A newsletter for parents of sixth-grade children
from the North Dakota State University Extension Service
Adults are comfortable with questions like,
“How are you?” or “How’s the family?” But youth
have not had a lot of practice dealing with personal
communication and such questions can make them
feel awkward and uncomfortable.
Try to focus on something other than the child.
Visit about a person, event or object that might
interest a preteen: “What did your sister do on her trip
to California?” “What special plans do you have for
this summer?” “If you could go any place you wanted
for two weeks, where would you go?” “Why would
Listening you go there?” Personal communication will happen
as conversation becomes easier and trust develops.
= Communication Parents: Listen to Others
Do you speak at your child and with other adults? “My friends listen to what I say, but my parents only
Can you carry on an easy conversation with your hear me talk.” That’s how some kids feel.
child and your child’s friends?
Parents also feel frustrated when their children do not
One thing to be aware of when communicating seem to listen to them. Learning to listen is the key
with sixth-graders is that personal questions often to good communication and conversation. To teach
put them on the spot and cause them to clam up. children how to listen, we must first listen to them.
We have all said at one time to a preteen, We can improve communication if we listen and
“My, how you are growing! I wouldn’t have respond positively to the unpleasant as well as
recognized you.” An under-the-breath return to the pleasant. Guaranteed conversation enders
comment from a preteen might be, “No, I’ve shrunk,” are such statements as, “You don’t really mean that!”
not out of insolence, but out of embarrassment. or “You shouldn’t feel that way!” or “Don’t argue with
We would not make potentially embarrassing me!” or “Don’t talk back to me!” or “Nonsense, there
comments to other adults. This same courtesy is no reason to feel that way!”
should apply to preteens.
Really listening means listening without criticizing
orjudging people for what they say. Otherwise we
shut off sharing and only teach children to tell us
what is safe to tell us. When you listen with total
attention you are saying that the child’s concerns
and interests are important to you.
When strong emotions are involved, we need to The tone of voice communicates to the listener
actively listen. This means observing the preteen’s something over and above the verbal messages.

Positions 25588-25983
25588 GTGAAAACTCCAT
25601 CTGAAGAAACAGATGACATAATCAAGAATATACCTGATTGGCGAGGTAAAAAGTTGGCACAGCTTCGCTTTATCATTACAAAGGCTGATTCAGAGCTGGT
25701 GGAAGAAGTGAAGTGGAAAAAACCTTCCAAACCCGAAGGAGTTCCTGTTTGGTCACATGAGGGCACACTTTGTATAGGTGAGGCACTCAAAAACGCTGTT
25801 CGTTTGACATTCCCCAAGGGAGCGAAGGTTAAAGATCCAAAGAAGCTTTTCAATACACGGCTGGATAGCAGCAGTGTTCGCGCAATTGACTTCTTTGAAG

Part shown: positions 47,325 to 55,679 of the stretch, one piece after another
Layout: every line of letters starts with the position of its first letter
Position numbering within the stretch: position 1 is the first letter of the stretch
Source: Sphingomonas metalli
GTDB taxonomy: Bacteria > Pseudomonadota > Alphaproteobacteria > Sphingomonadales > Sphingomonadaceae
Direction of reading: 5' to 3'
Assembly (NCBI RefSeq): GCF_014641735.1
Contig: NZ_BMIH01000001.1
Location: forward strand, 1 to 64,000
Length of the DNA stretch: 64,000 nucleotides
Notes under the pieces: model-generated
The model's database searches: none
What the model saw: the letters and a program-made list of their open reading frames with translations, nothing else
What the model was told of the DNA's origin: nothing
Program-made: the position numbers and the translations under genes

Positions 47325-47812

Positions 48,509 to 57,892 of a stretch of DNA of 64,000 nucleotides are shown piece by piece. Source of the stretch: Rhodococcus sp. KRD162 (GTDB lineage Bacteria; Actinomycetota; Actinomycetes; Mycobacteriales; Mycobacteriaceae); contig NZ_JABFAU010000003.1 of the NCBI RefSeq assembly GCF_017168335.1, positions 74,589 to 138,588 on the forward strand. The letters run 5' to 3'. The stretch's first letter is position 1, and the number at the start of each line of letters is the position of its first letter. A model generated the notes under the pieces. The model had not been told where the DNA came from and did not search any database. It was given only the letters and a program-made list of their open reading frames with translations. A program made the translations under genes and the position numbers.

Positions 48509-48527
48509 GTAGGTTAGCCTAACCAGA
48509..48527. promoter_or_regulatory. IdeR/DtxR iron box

face, body movements and unspoken gestures to
understand both what is spoken and what is meant. Communication is not done with words but with
Your response should show that you understood people.
what was said and should leave the door open for
further discussion. For example, when a preteen
says, “Leave me alone. You don’t care what happens Suggested Resources
to me,” you might say, “Don’t be silly, of course I do,” “How To Talk So Kids Will Listen and Listen So Kids
or “It sounds to me like you’re feeling very hurt and Will Talk” is an excellent book for parents to use.
angry.” The first response ends the conversation. The authors, Faber and Mazlish, have developed
The second shows active listening and responding a series of cartoon examples that help get basic
with understanding. communication skills on track in a quick and
If you have often thought that your family needs to
work on how members communicate, this book is
Another resource is a series of extension publications
“Talking to Children about...” Death, divorce, suicide
and AIDS are a few of the topics in this series.
Check for local workshops to help you set up a
positive relationship with your child. The time to
establish this skill is now — not during a rebellious
Call your extension agent for more information
regarding resources and workshops currently
This newsletter is published for North Dakota families
with sixth-graders by the NDSU Extension Service
and distributed through your county extension office.
See your extension agent for more parenting information
and other nutrition, youth and family programs.
Parents: Listen to Yourselves
It’s easier to listen to others than it is to listen to
yourself. If you are constantly being misunderstood,
look at the way you’ve sent your messages.
Listen to how you respond to differences of opinion.
Do you really accept individual differences? Do you
share your true feelings or do you withhold them? North Dakota State University does not discriminate on the basis of
race, color, national origin, religion, sex, disability, age, Vietnam Era Veterans
Listen to your tone of voice when you talk to your status, sexual orientation, marital status, or public assistance status.
spouse, children or friends. Does it change? Direct inquiries to the Executive Director and Chief Diversity Officer,
202 Old Main, (701) 231-7708.